Recently, leptomeningeal high-signal intensity on unenhanced FLAIR imaging was reported as an ivy sign and is assumed to indicate decreased cerebral perfusion, dilated pial vasculature, and slow flow of developed leptomeningeal collaterals.5 The ivy sign is an MMD-specific finding, and its specific hemodynamic impairment might involve the cortical surface of the brain in MMD. Interestingly, increasing evidence has suggested recently that symptomatic hyperperfusion may occur after revascularization surgery in 15.0% to 31.5% of patients with MMD, which is different from that occurring after revascularization surgery for atherosclerotic disease despite performance of the same STA–MCA bypass surgery.3,4 This hyperperfusion leads to transient neurological deterioration, seizures, or delayed intracerebral hemorrhage; therefore, early detection and careful management of hyperperfusion is mandatory after bypass for MMD.6 However, the mechanism of postoperative hyperperfusion in MMD remains undetermined, and no evidence has been established to explain the difference in the frequency of postoperative hyperperfusion between MMD and atherosclerotic disease. In this study, we assessed the relationship between an ivy sign increase (de novo ivy sign) and postoperative hyperperfusion. We have provided evidence that a de novo ivy sign indicates hyperperfusion, which is not always related to preoperative hemodynamic factors. Recent studies have also reported that preoperative CBF and CVR do not predict postoperative hyperperfusion in MMD, which strongly supports our results.3,4 Therefore, perioperative hemodynamic changes in MMD could be specific and different from those in atherosclerotic disease.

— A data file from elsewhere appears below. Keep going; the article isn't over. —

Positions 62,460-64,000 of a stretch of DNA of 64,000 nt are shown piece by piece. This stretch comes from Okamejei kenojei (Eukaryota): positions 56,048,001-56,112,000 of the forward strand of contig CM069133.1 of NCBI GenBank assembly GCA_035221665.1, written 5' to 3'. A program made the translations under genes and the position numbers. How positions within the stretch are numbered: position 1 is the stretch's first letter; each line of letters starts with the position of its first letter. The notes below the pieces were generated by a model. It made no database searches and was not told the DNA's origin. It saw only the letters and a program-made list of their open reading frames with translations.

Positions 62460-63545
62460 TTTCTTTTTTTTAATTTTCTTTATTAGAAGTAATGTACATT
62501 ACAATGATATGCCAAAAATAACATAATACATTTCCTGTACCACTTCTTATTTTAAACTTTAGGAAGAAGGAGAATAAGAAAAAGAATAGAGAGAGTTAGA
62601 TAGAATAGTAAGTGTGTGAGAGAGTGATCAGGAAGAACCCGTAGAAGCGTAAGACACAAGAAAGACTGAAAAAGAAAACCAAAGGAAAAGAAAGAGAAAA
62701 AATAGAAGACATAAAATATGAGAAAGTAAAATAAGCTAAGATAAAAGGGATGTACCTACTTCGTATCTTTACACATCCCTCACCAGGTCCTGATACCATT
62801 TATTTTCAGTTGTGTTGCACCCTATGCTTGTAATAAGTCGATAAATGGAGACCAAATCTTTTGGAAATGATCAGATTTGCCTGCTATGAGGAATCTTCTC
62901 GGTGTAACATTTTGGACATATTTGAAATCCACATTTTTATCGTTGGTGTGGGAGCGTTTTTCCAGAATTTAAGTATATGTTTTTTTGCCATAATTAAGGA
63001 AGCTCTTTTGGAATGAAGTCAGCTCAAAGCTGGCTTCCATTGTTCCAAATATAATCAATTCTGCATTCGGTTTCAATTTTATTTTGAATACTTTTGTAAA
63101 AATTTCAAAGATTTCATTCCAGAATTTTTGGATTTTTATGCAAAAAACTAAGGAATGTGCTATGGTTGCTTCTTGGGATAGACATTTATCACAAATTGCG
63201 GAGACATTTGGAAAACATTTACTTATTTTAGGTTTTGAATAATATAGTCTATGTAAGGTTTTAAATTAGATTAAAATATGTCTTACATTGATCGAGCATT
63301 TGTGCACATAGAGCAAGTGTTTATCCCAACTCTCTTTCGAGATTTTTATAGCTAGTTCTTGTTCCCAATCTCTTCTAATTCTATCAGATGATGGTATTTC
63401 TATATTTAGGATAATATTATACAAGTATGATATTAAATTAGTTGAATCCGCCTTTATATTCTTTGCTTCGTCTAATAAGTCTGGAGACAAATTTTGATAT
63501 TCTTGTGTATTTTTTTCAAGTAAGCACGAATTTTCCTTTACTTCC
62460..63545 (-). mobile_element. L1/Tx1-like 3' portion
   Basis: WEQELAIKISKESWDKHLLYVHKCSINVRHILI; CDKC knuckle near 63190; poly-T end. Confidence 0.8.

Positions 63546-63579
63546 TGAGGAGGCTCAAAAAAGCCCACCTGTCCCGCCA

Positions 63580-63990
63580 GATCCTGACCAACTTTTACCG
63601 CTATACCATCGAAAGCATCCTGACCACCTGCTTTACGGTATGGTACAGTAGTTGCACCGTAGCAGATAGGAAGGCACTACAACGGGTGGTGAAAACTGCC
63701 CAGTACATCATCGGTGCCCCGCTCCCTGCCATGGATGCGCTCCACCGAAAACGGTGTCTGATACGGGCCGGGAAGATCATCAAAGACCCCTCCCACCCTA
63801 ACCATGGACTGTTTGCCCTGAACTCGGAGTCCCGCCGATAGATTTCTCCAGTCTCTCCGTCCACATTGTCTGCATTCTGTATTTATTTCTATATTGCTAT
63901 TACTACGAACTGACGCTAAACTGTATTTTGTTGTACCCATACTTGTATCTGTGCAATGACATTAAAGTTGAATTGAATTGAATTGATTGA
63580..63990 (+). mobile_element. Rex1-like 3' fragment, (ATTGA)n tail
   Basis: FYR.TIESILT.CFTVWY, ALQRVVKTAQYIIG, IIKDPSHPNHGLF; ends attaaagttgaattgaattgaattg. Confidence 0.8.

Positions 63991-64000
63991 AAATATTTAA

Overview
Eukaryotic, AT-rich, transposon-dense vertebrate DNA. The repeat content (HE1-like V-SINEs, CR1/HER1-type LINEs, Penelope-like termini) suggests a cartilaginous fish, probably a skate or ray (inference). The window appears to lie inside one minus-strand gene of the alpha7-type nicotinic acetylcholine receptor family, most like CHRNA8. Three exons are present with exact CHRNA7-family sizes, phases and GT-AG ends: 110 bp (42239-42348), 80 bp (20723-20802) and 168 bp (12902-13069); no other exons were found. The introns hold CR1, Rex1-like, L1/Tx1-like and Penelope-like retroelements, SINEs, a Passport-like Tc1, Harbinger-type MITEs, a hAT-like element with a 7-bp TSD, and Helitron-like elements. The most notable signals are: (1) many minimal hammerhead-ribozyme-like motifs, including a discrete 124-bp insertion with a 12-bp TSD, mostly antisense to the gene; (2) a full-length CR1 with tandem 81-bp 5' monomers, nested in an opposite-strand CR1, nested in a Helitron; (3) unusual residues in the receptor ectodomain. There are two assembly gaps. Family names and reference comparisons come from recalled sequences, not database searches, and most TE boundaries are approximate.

The pathological mechanism of the de novo ivy sign is uncertain but is MMD specific and cannot be seen in patients with hyperperfusion after carotid revascularization (Table III in the online-only Data Supplement). We speculate that the sign could indicate a focal increase in CBF in pial vessels in MMD because bypass flow through the anastomosed STA is reportedly larger in MMD than in atherosclerosis owing to a larger gradient pressure.7 Therefore, this differs from the preoperative ivy sign showing chronically engorged pial vasculature because of ischemia.5 Our results also showed that the postoperative de novo ivy sign diminished in the follow-up, indicating that the de novo ivy sign is a transient hemodynamic change after bypass surgery. Therefore, one should note that bypass surgery causes dynamic changes in postoperative cortical hemodynamics in MMD, and careful postoperative monitoring and management is mandatory for patients with MMD.
In conclusion, the postoperative de novo ivy sign could be a marker of hyperperfusion after bypass surgery in MMD. Therefore, FLAIR imaging might be helpful to detect hyperperfusion without assessment by single-photon emission computed tomography or positron emission tomography, which are not always immediately available.
Sources of Funding
This work was supported in part by a Grant-in-Aid for Scientific Research to Dr Horie (23791611) and Dr Nagata (24592134).
The online-only Data Supplement is available with this article at http://stroke.ahajournals.org/lookup/suppl/doi:10.1161/STROKEAHA.114.004755/-/DC1.
- Received January 12, 2014.
- Accepted March 12, 2014.
- © 2014 American Heart Association, Inc.